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Thread: NPP providing consults

  1. #1
    Join Date
    Apr 2007

    Question NPP providing consults

    AAPC: Back to School
    Ok, in the state of Michigan (and many others) PAs and NPs can do consults.

    If they reference in their plan that they have discussed the case with the doctor and the doctor agrees with the plan does that knock it out of the consult range since consults are not split/shared services?

    I'm inclined to say it does since the whole point of the consult is the provider being consulted is going to give you their expert opinion, not be the middle man for someone elses expert opinion.

    If anyone has documentation to support this either way I would greatly appreciate it.

    The visits in question involve a PA doing the initial eval of the patient prior to the doctor doing or not doing surgery. Many are not consults but clear transfers of care. Some could be argued either way and that is why I am asking about the doctors invovlement, even if only referenced.


    Laura, CPC, CPMA, CEMC

  2. #2
    Join Date
    Apr 2007
    Milwaukee WI

    Default MDM Data points

    Any provider (including an NP or PA) can choose to discuss a case with another healthcare professional ... they get 2 data points for this.

    The consult still goes out under the NP/PA's name.

    Hope that helps.

    F Tessa Bartels, CPC, CEMC

  3. #3
    Join Date
    Apr 2007
    Carmel, New York


    I don't see how discussing the case with the doctor would "disqualify" the NPP from being able to charge for a consultation. As long as that is still the work and conclusion of the NPP, the doctor's contribution is from the discussion with the NPP. I would count that as a data element and bill out as a consult (unless a MCR patient - don't want to go THERE!)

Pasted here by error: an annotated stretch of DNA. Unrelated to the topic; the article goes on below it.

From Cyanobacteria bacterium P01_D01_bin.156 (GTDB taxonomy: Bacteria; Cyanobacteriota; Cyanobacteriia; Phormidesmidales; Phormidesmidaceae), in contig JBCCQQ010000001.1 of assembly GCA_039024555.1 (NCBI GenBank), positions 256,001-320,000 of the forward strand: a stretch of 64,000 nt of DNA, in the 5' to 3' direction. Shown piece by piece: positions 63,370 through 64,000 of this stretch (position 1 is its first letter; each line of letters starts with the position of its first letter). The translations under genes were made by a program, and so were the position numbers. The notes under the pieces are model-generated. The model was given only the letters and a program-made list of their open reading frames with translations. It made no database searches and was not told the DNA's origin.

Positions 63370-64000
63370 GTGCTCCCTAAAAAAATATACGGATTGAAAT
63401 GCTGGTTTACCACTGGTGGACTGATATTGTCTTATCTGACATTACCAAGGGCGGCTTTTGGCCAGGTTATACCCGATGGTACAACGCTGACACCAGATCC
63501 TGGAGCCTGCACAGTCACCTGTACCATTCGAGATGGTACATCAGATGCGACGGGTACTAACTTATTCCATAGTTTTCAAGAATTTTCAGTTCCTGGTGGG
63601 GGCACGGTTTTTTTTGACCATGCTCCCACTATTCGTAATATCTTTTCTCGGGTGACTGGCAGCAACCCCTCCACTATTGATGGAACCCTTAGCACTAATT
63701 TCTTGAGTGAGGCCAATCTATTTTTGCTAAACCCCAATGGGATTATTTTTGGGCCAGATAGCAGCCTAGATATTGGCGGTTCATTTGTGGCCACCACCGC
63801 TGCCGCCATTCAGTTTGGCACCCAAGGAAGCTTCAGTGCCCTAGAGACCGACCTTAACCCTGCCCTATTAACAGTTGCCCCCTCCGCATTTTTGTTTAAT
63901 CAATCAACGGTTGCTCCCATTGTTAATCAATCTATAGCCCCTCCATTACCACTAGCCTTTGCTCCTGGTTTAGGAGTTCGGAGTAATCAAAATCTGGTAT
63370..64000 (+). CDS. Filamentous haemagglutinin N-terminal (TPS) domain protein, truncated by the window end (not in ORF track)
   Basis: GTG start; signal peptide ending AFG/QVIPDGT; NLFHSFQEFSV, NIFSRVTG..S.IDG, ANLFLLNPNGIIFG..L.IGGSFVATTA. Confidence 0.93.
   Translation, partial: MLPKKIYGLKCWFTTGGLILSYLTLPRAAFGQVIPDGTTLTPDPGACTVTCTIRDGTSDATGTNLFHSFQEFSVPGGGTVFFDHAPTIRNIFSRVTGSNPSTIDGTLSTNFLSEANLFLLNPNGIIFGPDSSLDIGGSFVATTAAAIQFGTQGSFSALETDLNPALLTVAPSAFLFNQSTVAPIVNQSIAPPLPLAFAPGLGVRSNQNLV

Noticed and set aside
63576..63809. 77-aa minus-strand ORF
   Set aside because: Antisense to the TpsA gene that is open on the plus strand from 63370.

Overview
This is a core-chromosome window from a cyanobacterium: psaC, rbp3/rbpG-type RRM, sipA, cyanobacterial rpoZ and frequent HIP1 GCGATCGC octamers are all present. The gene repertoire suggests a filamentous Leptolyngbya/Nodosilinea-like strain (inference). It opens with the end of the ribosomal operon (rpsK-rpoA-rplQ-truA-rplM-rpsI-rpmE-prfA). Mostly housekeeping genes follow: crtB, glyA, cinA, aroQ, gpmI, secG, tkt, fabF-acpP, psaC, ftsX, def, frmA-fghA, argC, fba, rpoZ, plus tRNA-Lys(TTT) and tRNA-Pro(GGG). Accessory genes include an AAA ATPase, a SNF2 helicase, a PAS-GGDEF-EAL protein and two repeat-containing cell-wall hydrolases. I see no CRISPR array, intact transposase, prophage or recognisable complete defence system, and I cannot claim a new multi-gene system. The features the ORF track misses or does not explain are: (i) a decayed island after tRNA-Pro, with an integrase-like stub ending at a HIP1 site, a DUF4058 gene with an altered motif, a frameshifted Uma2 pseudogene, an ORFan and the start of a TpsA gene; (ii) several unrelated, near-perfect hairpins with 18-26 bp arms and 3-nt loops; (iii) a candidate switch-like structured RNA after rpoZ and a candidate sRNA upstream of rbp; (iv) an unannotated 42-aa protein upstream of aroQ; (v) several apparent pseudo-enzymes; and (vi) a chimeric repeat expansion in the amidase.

4. #4
    Join Date
    Apr 2007


    Thanks for responding.

    This is a touchy subject for us. The consult is actually requested of the doctor but they send a PA to do it. Some carriers have told me that right there disqualifies use of the consult code since the requested provider did not actually provide the service.

    My thinking is if the provider doing the service can't finalize the plan without going to the provider they actually requested to see the patient in the first place, this seems more of an incident to or split/shared visit. Which is not acceptable for consults.

    Laura, CPC, CPMA, CEMC

  5. #5
    Join Date
    Apr 2007
    Columbia, MO


    remember for a shared service the physician must have a face to face encounter with the patient on the same day and have his own encounter note. Signing off on the NPP documentation is not sufficient to bill under the physician. But I agree the consult was not requested for this provider so it cannot be a consult.

    Debra A. Mitchell, MSPH, CPC-H

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